Attempts to reach a compromise with the government that meets the needs of both landowners and the public have failed. And in response many farmers throughout New Zealand have closed their gates to public access for one week, June 16-23. Closed gates will be marked with an orange ribbon in a show of solidarity.

Join this action by closing your gate to public access for one week, June 16-23, and tie an orange ribbon around that gate in a symbolic show of solidarity.

For updates on the campaign see www.fedfarm.org.nz. To join Federated Farmers, ring 0800 FARMING


Letter to Federated Farmers members:

June, 2005

Dear Federated Farmers member

Please join our justified protest against the proposed access legislation. We want you to show your support by tying an orange ribbon on your gate, and closing your gate to public access for one week, June 16-23.

Legislating to allow the public free access to private land, without compensation to the landowner, can only be described as theft. It's the kind of theft we expect the government to protect us from. Landowners with significant waterways (streams, rivers, lakes, wetlands and coastal foreshore) all stand to lose property rights if the general public is given foot access along waterway margins.

We don’t agree that access is a problem, and we don’t think that new law is required. Federated Farmers' surveys show that most people are granted access to where they want to go by asking permission from the owner.

As a compromise, we offered the government our skills to facilitate public requests by developing a Visitor Protocol. But no, the government didn't listen, so the membership sprang into action.

More than 25,000 people have signed our Land Access Petition, which will be delivered to Parliament this month. Working with Federated Farmers' Provincial Presidents and members, we put together an access campaign. I invite you to join this action.

The campaign is highly symbolic and gives you the opportunity to participate. The important thing is that as many people as possible support this action and do their bit. Federated Farmers' staff are here to help and are absolutely committed to ensuring that your protests – whether it be local, provincial or at Parliament – are successful.

As a service to you and all our 18,000 members, Federated Farmers has gone ahead and produced the Visitor Protocol. This clearly sets out the understanding between you and visitors, and is available as a duplicate pad -- a copy for the visitor, a copy for you. There are 50 in each pad available to members for $15.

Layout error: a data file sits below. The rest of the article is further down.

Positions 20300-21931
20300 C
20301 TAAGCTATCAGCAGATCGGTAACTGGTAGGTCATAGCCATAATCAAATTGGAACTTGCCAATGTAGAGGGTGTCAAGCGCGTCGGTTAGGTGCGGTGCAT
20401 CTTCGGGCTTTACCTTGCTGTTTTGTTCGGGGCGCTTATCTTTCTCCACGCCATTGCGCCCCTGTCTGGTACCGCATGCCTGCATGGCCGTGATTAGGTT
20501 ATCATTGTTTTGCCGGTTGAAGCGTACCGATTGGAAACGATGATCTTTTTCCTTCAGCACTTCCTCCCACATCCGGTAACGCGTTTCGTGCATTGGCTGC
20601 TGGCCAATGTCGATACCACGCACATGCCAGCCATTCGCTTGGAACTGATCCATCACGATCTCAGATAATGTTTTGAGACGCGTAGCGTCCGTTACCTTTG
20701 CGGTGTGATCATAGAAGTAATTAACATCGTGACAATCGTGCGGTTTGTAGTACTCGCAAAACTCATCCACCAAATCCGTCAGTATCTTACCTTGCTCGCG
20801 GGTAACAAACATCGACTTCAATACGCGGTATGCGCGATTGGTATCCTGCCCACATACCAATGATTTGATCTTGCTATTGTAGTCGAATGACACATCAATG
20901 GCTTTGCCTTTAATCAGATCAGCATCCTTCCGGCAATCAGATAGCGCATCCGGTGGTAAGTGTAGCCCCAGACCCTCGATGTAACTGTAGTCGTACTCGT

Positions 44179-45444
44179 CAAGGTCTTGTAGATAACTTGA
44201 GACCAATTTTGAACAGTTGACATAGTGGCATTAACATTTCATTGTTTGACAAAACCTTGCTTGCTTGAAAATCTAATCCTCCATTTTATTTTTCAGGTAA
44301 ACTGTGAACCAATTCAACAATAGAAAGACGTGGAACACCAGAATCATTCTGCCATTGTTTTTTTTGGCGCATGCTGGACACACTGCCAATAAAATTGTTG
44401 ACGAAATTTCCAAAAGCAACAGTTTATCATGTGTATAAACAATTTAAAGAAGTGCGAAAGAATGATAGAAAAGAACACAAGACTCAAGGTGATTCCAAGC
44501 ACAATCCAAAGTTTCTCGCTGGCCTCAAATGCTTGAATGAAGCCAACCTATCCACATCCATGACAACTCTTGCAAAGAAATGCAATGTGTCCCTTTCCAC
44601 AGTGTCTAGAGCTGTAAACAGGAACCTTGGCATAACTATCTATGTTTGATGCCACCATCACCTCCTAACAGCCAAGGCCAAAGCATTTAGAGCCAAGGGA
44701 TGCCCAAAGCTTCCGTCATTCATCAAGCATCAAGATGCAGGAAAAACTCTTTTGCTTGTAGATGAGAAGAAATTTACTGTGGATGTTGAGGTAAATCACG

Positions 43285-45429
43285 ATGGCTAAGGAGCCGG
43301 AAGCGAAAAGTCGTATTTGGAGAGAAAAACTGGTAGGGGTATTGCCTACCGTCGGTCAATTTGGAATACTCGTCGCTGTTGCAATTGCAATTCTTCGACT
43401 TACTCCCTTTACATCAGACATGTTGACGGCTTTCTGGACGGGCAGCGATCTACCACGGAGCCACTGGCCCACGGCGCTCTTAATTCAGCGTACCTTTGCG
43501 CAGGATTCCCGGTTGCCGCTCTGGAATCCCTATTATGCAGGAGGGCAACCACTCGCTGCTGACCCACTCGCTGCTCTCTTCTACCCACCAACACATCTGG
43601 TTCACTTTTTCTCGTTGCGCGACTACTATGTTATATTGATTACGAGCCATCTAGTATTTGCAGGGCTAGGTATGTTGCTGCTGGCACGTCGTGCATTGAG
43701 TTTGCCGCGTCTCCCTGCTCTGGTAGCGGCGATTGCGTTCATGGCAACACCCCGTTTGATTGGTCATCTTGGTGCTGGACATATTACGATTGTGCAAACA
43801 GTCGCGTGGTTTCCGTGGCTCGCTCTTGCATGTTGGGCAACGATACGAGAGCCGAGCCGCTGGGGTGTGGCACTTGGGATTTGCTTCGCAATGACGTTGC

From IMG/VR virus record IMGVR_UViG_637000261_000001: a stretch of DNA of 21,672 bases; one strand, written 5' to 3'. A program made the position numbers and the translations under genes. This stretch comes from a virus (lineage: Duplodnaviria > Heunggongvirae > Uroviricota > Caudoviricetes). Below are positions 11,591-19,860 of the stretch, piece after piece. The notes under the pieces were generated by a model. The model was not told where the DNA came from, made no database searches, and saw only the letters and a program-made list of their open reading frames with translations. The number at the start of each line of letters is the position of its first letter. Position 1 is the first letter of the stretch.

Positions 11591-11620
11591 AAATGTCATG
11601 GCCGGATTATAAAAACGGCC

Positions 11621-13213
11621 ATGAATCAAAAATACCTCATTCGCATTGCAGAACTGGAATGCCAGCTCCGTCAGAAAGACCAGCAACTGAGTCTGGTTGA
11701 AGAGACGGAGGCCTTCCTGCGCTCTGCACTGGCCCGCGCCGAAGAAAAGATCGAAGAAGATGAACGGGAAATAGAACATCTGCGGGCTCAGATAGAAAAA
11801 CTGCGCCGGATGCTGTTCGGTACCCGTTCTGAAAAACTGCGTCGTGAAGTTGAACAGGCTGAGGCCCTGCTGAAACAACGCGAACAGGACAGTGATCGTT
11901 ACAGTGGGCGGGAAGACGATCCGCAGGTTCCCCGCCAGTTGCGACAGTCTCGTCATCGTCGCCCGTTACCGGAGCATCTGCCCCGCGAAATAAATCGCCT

We have also produced a sticker for your farm gate which says "Ask For Access". The sticker does not obligate you to provide access – it just reminds people they must ask. Using the pad and asking visitors to sign the protocol reinforces this.

I have written to recreation groups asking them to respect landowners' rights to protest, and asking their members to stay off private land for the week. Federated Farmers will also be asking the media to pass on this request to the wider public.

Federated Farmers web page www.fedfarm.org.nz will provide regular updates of our campaign, and email addresses where you can send photographs of you and your closed, be-ribboned gate.

Remember to close your gate to public access at 1pm, Thursday, June 16, and tie an orange ribbon or something else orange to the gate. Leave it closed to public access for one week. Join this protest against the proposed access legislation. The more support we have, the more likely the government and public will listen to our arguments.

Thank you
Tom Lambie, President, Federated Farmers of New Zealand (Inc)


Here's the timeline of events between June 16 and 23. We ask that you join in.

Date Timeline of events - How you can participate in the access campaign
16th June At 1 pm we ask you to close your gates to visitors for 7 days by tying orange ribbons to your gate. If you can, take a photo of you and your closed be-ribboned gate and send it to mail@fedfarm.org.nz and to Helen Clark at pm@ministers.govt.nz.

16-23 June Keep your gates closed to access by flying orange ribbons.
During this period our Land Access Petition will traverse the country. As it moves through each province, local FFNZ Presidents will be undertaking their own protest actions.

23rd June 1pm I have invited Helen Clark on behalf of all political parties to accept the petition and hear how to 'open our farm gates'. This is when FFNZ will launch its Visitor Protocol.

23rd June 1.10pm We are asking all farmers to re-open their gates to access requests by removing the ribbons. If you want visitors to ask for access, use one of the stickers provided. This sticker removes any presumption of access. The sticker also reasserts your legitimate right as an owner of property to expect visitors to ask before entering your land.